In order to properly leverage exercises with a large dog, it’s important to understand their individual personalities and tendencies. Some dogs are more responsive than others, so it’s important to find exercises that work best with your pet’s personality type. Always use light hand pressure while exercising your big dog; too much force could lead to injury or unwanted aggression. Remember: less is more!

Creating manageable programs

Leverage exercises are extremely helpful for training your big dog. Practice these every time you take your dog out on a structured walk. Your dog will gain respect for you at the starting gate if it is aware of what kind of behavior you expect. Using leverage to control your big dog becomes second nature after you get used to it.

Here is one method you can use to control your dog using leverage:

1. Hold onto the leash with both hands and pull gently in the opposite direction away from the dog.

2. If your dog starts to pull hard, use a voice command such as “drop it” or “stop”. Be sure to use a calm and concise voice so your dog knows what you want it to do.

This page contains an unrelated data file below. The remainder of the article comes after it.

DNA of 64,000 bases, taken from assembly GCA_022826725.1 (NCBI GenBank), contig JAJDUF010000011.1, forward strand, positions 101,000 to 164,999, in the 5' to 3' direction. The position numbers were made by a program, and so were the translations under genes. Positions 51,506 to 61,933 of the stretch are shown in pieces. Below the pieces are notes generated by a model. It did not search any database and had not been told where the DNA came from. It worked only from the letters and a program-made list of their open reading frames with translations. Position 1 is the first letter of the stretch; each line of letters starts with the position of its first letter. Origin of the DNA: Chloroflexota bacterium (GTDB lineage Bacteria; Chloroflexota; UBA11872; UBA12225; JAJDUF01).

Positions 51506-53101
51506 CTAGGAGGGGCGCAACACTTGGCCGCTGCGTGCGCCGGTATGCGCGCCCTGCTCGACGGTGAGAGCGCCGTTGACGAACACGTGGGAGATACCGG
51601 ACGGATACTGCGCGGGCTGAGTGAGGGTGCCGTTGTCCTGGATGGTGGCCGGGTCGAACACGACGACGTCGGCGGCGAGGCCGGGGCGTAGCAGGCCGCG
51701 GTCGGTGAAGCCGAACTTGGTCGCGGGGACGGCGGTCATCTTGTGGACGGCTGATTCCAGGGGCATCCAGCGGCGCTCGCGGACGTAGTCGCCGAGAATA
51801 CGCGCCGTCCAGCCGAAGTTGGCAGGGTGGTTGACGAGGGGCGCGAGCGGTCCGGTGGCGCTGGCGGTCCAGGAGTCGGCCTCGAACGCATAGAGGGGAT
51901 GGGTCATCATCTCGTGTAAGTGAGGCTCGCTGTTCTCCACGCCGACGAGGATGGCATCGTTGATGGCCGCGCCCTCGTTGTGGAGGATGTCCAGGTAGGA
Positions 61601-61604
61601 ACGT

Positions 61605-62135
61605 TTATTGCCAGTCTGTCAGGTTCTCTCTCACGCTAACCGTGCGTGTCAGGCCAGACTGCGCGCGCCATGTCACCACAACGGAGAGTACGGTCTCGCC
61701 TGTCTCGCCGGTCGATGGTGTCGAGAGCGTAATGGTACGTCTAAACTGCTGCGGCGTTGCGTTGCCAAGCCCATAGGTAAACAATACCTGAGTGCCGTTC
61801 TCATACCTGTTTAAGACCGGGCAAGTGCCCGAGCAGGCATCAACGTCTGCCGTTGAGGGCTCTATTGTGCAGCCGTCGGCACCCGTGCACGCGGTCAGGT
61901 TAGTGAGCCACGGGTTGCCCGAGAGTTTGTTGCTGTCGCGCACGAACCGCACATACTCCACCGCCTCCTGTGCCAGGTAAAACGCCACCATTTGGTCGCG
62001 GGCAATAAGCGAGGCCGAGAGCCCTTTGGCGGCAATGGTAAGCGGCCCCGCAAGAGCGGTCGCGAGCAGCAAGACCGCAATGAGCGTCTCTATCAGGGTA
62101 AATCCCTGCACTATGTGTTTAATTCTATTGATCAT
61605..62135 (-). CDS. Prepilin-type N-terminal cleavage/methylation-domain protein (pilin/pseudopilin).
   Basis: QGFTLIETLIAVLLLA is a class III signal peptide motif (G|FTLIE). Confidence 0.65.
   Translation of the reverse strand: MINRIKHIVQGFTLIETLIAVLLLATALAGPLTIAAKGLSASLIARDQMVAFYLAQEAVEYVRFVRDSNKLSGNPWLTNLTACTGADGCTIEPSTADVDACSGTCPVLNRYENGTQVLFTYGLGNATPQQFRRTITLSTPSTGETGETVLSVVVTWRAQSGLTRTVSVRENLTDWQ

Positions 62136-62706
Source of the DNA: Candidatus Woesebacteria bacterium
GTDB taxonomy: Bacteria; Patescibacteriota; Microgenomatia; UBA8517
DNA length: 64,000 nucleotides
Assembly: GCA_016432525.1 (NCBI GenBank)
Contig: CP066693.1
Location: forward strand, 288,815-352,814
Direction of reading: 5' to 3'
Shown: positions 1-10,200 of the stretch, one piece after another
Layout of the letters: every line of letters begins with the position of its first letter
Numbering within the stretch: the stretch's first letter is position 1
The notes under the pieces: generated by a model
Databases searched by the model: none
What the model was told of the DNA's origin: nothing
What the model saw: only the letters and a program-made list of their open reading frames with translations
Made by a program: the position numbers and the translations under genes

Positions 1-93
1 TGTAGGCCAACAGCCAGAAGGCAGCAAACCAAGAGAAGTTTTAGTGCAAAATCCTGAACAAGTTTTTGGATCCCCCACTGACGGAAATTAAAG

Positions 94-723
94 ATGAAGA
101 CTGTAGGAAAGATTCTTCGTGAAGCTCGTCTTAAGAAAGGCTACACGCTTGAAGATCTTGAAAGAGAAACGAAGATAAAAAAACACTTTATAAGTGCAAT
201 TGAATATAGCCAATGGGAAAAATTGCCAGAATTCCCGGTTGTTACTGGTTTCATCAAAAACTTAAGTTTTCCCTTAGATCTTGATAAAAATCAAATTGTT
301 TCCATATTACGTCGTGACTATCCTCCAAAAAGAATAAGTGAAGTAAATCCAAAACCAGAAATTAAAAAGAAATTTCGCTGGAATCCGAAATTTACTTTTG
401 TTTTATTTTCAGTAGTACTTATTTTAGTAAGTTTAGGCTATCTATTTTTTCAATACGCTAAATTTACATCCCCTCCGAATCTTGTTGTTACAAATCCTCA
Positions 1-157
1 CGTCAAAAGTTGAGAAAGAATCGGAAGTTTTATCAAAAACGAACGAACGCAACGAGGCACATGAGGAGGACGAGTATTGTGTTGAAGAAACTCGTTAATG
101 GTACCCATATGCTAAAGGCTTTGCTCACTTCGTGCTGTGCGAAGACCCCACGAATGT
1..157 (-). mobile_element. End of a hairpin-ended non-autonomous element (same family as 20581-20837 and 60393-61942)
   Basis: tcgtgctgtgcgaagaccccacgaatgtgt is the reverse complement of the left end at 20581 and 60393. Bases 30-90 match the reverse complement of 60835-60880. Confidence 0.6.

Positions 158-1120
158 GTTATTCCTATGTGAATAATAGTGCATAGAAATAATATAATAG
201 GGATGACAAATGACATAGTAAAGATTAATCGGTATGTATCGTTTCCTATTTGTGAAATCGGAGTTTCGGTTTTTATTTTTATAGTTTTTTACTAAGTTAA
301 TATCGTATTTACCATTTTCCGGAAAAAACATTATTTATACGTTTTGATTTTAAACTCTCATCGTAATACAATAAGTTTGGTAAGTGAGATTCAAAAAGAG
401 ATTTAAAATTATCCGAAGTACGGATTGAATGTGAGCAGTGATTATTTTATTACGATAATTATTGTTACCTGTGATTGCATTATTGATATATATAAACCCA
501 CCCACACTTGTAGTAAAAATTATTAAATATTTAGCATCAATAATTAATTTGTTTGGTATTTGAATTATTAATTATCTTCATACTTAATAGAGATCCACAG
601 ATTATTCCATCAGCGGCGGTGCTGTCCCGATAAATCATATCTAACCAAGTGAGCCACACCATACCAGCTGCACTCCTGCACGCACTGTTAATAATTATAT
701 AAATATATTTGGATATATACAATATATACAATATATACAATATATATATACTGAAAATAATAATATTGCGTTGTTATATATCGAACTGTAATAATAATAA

3. When your dog has stopped pulling, give it verbal praise and release the leash slowly. Repeat steps 1-3 until your dog is consistently following commands without pulling.

These steps should help you to control your big dog in a safe and constructive way. 

Threshold Permission

The behavior threshold can be used to teach your dog to stay calm in certain situations. It is usually used in connection with canine aggression, fear, or reactivity, but it can also be useful in daily training and learning situations. For example, it can be a critical component in socializing puppies, an invaluable tool for teaching an excitable dog to be calm, and a vital skill for insecure dogs to gain confidence.

The threshold is the distance at which your dog feels comfortable approaching a trigger. A dog may begin to show signs of fear or excitement towards a trigger, such as barking or lunging. This behavior may also result in difficulty settling down and may stop responding to commands or treats altogether. If you are having difficulty controlling your big dog, you can try to teach him the threshold. Listed below are a few signs that your dog has reached the threshold: